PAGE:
After grabbing cactus ice cream and heading east across the cross-sea bridge, we reached a small island Xiyu. Here we visited a few spots in the afternoon.
Whale Cave (鯨魚洞)
Similar to how horoscopes were named, locals found this rock formation like a whale and called it “Whale Cave”. Sea water eroded the column rocks and left a hole in the rocks, making the shape like the head of a whale. It was a nice walk along the path, observing these interestingly shaped rocks over the decades.
Daguoye Columnar Basalt (大菓葉柱狀玄武岩)
During Japan colonization days, they discovered this wall of basalt columns while digging the ground to build a harbor. I have not seen giant basalt rocks this close before.
Erkan Village (二坎部落)
With the Chen family house in the center, this village has been a historical heritage and preserved its architecture with local elements. The Chen family moved to Penghu from Kinman near the end of Ming dynasty (before Qing dynasty). A few generations later, two Chen brothers left for Tainan running a traditional Chinese medicine business, became successful, and returned with glory to rebuild the Chen house in Erkan village. In the village, we had tofu pudding for dessert at Er Ma (二馬豆花). I found this village quite lively with more vendors compared to other old villages we had visited in Penghu.
Jibei Island (吉貝嶼)
We did not have enough time to visit this island close to Penghu main island. Many people come here for water activities, and there are also spots to hit on the land.
Shanshui (山水海灘) /Aimen Beach (隘門沙灘)
Given our short stay, we only visited one beach, Aimen Beach. However, during the whole trip I felt surrounded by water even if not on the beach.
Every meal we had in Penghu was not without seafood, which locals are so used to and proud of. Our family friends took us to these restaurants with other friends of theirs from Penghu. All family style, seafood all so fresh and delicious.
A traditional restaurant that keeps its old styles, the dishes use local ingredients from Penghu – yam, Feng Ru tea, squid, and more seafood and vegetables. The squid was cooked in a simple way, but its freshness and their way of cooking made it a dish to remember. Here we also met the previous mayor of Penghu, he said with a sigh that he enjoyed life without politics much more, just helping and hanging out with people in his own way.
Upon entering the restaurant, it felt a bit crammed with live seafood tanks at the entrance. The stairs were narrow, and the floor not the cleanest, but the seafood was intensely good. I found my favorite dish in Penghu here, uni (sea urchin) fried rice. Already a fan of fried rice, uni added a unique texture and flavor. I have not been able to find a restaurant with uni fried rice after getting back to Taiwan main island, and still think about the dish at times.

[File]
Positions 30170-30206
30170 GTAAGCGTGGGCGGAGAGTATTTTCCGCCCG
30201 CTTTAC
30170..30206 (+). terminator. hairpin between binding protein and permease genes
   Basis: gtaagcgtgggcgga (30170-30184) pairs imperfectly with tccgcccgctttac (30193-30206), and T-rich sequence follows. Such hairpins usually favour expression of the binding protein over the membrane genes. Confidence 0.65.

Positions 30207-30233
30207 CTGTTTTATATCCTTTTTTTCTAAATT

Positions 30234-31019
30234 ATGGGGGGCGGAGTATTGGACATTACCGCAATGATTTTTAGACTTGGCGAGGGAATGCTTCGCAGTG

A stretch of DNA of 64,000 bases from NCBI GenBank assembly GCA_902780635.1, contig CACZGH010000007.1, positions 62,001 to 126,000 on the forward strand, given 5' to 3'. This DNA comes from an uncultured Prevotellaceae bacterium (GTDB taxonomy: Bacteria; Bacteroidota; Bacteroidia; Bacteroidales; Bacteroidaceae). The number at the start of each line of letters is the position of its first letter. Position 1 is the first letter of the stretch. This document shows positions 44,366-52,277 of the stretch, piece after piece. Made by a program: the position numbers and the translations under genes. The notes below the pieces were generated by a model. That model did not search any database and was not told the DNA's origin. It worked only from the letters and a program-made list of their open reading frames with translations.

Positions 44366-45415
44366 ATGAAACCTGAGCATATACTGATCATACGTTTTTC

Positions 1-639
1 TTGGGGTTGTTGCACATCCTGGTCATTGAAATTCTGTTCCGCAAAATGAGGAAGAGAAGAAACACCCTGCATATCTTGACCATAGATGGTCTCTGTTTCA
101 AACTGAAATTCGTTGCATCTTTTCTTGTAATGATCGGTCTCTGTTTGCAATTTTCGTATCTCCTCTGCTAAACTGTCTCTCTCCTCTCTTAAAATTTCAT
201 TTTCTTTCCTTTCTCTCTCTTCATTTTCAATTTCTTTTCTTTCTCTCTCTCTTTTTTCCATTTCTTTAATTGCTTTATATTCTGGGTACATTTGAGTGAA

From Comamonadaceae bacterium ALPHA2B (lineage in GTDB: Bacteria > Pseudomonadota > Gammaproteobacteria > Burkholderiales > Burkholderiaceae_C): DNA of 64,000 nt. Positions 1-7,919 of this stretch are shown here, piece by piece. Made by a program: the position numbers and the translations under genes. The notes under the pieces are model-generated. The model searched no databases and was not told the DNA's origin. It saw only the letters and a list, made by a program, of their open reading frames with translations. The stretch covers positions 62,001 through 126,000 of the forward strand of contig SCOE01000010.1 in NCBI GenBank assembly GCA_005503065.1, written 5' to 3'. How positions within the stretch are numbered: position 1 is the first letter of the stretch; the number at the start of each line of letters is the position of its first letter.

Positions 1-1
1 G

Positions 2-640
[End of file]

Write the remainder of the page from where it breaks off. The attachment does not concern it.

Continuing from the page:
This is a restaurant everyone in Penghu knows about, frequented by previous Taiwan president Chiang Ching-Kuo when he visited Penghu. Also, their distant family opened a famous tea shop chain in Taiwan of the same name (清心福全). We had so much seafood here.
We met another previous mayor of Penghu here, with a very different personality from the other previous mayor we dined with in the first restaurant. This previous mayor used to be a doctor, was very progressive and wanted a lot of changes from the corruption before he ran. After being successful with the second term as mayor, he got charged with “corruption” from his prior medical practice along with 7 other nurses, two of them unfortunately passed away from the pressure of lawsuit. A trial found he was not guilty, but shortened his second term and he returned to his medical career after, living a simpler and happier life practicing medicine in Penghu.
Cactus Ice (仙人掌冰)
Penghu locals made ice cream out of cactus fruit, which renders the dark pink color. We grabbed cactus ice at Yi Jia (易家) after walking around the banyan tress, and before heading across the cross-sea bridge.
We got takeout from this grass jelly shop to the fireworks at Guanyin Pavilion, and they have seats inside as well. There is generous amount of traditional toppings – red beans, tapioca, and taro balls over shaved ice and grass jelly. A perfect ice dessert on a hot summer day!
Locals love this lemon juice joint, according to our family friends. They kindly bought a few bottles of lemon juice to our dinner, and it was really refreshing especially with seafood.
My family and I took a quick flight from Taichung (RMQ), and it was just 40 minutes in total (actual flight time is probably 20 minutes). The domestic airports in Taiwan are pretty easy in terms of checking in and bag checks. We just had to arrive about 1.5 hours before, and the price was around 60-100 USD round trip in late August.
1-4 airlines operate flights from Taipei, Taichung, Tainan, Chiayi and Kaohsiung to Penghu Magong airport on the main island. There are also flights to Qimei (七美) island from Taipei and Taichung.
There are ferries from central and southern Taiwan (Chiayi and Kaohsiung) to Penghu. The ride is about 1-2 hours, and could get quite some waves. I personally get motion sickness easily, and would strongly prefer to fly given similar or even shorter travel time.
Between Penghu Islands
Ferries run between major Penghu islands everyday.
On Penghu Main Island
The main island is not too big, the drive on the island is rarely more than 45 minutes. Scooter or car rental would be the easiest way to tour around, and same for all the other Penghu islands.
Our tour guides (family friends) offered so much hospitality during our three days in Penghu. We tried some Penghu restaurants in Taipei later, but the variety and freshness are not quite the same. I remember the locals I met from seafood dinners in Penghu, they live happily on the island with the ocean as their backyard. They catch clams on the beach five minutes from their house, and cook them shortly after or give them to friends and family. The people are close to each other, and offer a hand whenever needed. I long for this sort of community, and would love to come back for more seafood, ocean view and island explorations.